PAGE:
You might think that the more bright people in a room, the better the chance they have of solving a problem. But a new paper coauthored by MIT researchers asserts that a group’s performance hinges more on how well its members coöperate—and often, that depends on the proportion of women in the group.
“We did not know if groups would show a general cognitive ability across tasks,” says Sloan professor Thomas W. Malone, one of the authors of the paper, which was published in the journal Science and describes two recent studies. “But we found that there is a general effectiveness, a group collective intelligence, which predicts a group’s performance in a lot of situations.”
That effectiveness, the researchers believe, stems from a group’s “social sensitivity,” or willingness to let all its members take turns and apply their skills to a given challenge. Groups in which one person dominated didn’t do as well on group tasks as those in which “the conversational turns were more evenly distributed,” says Malone. Teams containing more women had more extensive participation from their members than teams containing fewer women.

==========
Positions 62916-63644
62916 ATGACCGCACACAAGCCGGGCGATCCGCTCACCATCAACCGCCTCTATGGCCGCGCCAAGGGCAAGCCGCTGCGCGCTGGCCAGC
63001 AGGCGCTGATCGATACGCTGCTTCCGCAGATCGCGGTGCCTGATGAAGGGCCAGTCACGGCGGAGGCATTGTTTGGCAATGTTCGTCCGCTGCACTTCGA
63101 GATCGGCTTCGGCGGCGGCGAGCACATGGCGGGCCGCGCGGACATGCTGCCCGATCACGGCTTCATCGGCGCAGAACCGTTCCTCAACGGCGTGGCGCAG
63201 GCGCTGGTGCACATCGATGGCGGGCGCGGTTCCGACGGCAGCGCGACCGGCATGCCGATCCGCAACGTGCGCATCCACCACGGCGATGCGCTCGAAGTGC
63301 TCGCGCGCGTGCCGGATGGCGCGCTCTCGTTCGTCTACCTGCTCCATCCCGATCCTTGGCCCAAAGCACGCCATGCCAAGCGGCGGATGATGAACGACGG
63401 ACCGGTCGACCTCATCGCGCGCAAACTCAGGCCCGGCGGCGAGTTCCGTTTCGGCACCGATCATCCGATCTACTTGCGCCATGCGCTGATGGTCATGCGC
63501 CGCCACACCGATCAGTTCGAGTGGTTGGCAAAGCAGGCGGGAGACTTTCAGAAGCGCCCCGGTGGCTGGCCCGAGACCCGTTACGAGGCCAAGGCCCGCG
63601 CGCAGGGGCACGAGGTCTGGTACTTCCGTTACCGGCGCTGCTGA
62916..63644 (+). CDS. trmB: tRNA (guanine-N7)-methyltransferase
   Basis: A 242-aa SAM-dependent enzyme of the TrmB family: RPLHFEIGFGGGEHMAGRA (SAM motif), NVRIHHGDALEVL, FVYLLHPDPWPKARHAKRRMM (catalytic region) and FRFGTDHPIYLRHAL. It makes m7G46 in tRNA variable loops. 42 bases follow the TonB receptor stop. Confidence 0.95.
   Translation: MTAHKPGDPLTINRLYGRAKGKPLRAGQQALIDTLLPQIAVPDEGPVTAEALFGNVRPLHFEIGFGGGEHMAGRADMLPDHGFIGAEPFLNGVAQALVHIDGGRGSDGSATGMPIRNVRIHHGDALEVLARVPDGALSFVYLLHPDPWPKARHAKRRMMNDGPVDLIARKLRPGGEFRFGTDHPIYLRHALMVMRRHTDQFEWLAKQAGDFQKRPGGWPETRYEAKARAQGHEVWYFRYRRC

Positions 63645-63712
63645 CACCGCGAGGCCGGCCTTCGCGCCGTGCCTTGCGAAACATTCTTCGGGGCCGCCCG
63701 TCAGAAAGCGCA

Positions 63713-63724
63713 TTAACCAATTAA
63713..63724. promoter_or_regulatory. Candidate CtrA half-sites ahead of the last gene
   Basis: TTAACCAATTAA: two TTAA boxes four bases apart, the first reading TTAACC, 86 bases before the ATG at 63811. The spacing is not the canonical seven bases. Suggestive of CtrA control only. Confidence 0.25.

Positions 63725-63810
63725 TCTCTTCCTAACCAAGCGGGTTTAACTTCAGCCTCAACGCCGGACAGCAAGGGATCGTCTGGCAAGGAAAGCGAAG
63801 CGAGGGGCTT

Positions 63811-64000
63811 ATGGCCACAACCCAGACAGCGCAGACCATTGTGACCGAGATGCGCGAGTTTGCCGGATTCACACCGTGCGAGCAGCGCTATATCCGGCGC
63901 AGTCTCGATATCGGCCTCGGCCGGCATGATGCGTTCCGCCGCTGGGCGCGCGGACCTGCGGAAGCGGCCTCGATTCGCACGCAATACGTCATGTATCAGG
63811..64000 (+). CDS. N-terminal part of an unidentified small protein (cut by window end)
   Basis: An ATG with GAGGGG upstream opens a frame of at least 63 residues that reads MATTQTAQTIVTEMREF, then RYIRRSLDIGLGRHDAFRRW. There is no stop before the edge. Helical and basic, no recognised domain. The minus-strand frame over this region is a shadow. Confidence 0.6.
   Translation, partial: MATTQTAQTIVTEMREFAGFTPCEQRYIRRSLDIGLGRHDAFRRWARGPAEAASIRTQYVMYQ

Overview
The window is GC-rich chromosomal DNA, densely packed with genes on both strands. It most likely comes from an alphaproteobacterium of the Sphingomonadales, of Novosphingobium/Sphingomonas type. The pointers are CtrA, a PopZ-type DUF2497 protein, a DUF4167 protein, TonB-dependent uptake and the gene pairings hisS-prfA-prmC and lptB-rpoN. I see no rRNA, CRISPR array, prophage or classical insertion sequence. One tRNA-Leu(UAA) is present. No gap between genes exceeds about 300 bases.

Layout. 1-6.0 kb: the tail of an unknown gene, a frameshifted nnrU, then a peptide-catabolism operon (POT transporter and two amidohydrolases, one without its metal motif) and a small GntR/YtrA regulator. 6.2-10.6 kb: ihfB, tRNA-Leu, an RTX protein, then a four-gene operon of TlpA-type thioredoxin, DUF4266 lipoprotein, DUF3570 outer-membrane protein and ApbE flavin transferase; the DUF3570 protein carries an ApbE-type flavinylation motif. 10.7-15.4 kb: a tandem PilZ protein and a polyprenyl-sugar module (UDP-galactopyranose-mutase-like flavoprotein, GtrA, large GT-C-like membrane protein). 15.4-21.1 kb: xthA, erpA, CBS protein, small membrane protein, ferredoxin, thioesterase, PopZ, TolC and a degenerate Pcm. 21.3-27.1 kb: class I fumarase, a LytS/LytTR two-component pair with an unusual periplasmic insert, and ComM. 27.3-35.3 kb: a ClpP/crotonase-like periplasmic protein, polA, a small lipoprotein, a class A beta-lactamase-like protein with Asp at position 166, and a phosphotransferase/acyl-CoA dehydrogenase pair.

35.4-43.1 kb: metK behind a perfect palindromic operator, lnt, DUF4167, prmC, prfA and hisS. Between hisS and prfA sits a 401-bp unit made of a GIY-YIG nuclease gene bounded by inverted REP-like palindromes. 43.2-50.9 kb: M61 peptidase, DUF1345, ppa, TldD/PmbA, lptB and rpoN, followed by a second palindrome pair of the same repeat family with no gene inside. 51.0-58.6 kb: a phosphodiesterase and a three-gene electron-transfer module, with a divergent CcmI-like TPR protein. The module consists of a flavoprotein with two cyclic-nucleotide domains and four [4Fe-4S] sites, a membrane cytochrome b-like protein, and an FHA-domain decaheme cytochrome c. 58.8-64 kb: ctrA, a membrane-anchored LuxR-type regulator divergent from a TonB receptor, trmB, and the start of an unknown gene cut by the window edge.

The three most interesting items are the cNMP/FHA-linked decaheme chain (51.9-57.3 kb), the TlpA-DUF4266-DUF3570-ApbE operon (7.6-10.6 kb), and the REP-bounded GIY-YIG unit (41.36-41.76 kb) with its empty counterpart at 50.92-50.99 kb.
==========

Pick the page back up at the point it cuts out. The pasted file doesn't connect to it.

In the studies, 699 people, placed in groups of two to five, worked on tasks including visual puzzles, negotiations, brainstorming, games, and design assignments. The researchers concluded that group dynamics accounted for about 30 to 40 percent of the variation in performance. Many participants performed similar tasks individually; those results did not significantly predict the performance of their groups.
In addition to Malone, the paper’s authors included Anita Williams Woolley of Carnegie Mellon University; Christopher F. Chabris of Union College in New York; Media Lab professor Alex Pentland, PhD ‘82; and Nada Hashmi, SM ‘08, a doctoral candidate at Sloan. To record group conversations and interactions, the researchers equipped individuals with wearable electronic badges designed by Pentland’s Media Lab group. The badges provided a complete record of each group’s conversational patterns and revealed its propensity to take turns.
Only when analyzing the data did the coauthors begin to suspect that the number of women in a group had predictive power. The gender effect “was a surprise to us,” says Malone, who adds that this finding should be regarded as merely a generalization. “Of course some males have more social skill or social sensitivity than females,” he says. “People with social skills are good for a group—whether they are male or female.”
Malone believes that the findings could help organizations get groups to function better. For now, the researchers plan further work on the precise nature of group interactions, and possibly on the gender issue. “Having a bunch of smart people in a group doesn’t necessarily make the group smart,” he says.